National Survey of Children's Health, 2007

Principal Investigator(s):
United States Department of Health and Human Services. Center for Disease Control and Prevention. National Center for Health Statistics

These data are not available from ICPSR. Users should consult the data owners (via National Survey of Children's Health, 2007) directly for details on obtaining these resources.

The National Survey of Children's Health, 2007, funded by the Maternal and Child Health Bureau (MCHB), Health Resources and Services Administration, is a module of the State and Local Area Integrated Telephone Survey (SLAITS) conducted by the Centers for Disease Control and Prevention's (CDC) National Center for Health Statistics (NCHS).

The National Survey of Children's Health (NSCH) was designed to produce national and state-specific prevalence estimates for a variety of physical, emotional, and behavioral health indicators and measures of children's experiences with the health care system. The survey was conducted to assess how well each state, and the nation as a whole, met MCHB's strategic plan goals and national performance measures. These goals include providing national leadership for maternal and child health, promoting an environment that supports maternal and child health, eliminating health barriers and disparities, improving the health infrastructure and systems of care, assuring quality care, working with states and communities to plan and implement policies and programs to improve the social, emotional, and physical environment, and acquiring the best available evidence to develop and promote guidelines and practices to assure a social, emotional, and physical environment that supports the health and well-being of women and children. The NSCH addresses a variety of physical, emotional, and behavioral health indicators and measures of children's health experiences with the health care system. The survey also includes an extensive battery of questions about the family, including parental health, stress and coping behaviors, family activities, and parental concerns about their children, as well as their perceptions of the child's neighborhood. Demographic information collected includes race, gender, family income, and education level.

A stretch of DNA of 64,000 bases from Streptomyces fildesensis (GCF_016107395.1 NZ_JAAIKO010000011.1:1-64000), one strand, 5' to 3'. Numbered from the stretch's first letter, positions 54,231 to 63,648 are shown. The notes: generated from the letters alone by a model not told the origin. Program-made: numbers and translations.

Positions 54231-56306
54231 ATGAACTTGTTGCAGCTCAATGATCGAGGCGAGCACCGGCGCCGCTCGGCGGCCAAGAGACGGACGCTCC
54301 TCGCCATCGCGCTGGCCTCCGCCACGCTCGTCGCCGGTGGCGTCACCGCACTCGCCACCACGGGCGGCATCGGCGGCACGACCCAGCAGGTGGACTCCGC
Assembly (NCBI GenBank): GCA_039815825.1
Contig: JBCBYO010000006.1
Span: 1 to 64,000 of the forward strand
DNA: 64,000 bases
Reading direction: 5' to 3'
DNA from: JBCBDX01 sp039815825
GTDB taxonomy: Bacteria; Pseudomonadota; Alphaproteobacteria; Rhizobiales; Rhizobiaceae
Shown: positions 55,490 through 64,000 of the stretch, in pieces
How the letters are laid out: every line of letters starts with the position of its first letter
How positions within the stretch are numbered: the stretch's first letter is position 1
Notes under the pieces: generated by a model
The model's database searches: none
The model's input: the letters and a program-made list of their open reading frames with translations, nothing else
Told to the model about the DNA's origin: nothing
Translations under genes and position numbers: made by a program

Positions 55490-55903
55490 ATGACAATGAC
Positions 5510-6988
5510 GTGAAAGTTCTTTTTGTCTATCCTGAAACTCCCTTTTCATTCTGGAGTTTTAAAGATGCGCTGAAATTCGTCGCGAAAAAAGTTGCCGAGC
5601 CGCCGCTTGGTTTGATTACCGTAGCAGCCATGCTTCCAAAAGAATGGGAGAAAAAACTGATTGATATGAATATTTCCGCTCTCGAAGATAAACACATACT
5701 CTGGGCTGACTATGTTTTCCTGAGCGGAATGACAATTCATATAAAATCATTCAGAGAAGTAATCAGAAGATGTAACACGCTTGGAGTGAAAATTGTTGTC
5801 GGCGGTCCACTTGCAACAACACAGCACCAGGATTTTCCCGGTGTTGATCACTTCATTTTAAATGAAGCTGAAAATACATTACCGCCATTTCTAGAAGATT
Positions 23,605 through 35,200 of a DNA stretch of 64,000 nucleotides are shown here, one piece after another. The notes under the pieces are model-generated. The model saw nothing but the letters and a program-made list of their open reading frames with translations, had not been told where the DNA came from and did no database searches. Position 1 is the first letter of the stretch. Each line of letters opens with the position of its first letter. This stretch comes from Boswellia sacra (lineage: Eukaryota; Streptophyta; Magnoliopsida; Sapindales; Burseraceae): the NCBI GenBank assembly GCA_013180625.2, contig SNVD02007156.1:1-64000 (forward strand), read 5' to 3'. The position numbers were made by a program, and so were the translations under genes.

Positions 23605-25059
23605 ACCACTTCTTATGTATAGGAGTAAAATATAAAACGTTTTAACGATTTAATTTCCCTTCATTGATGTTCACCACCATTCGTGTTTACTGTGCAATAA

2007

See also, ICPSR 4691: National Survey of Children's Health, 2003, available from ICPSR.

These data are not available from ICPSR. Users should consult the data owners directly for details on obtaining the data and documentation.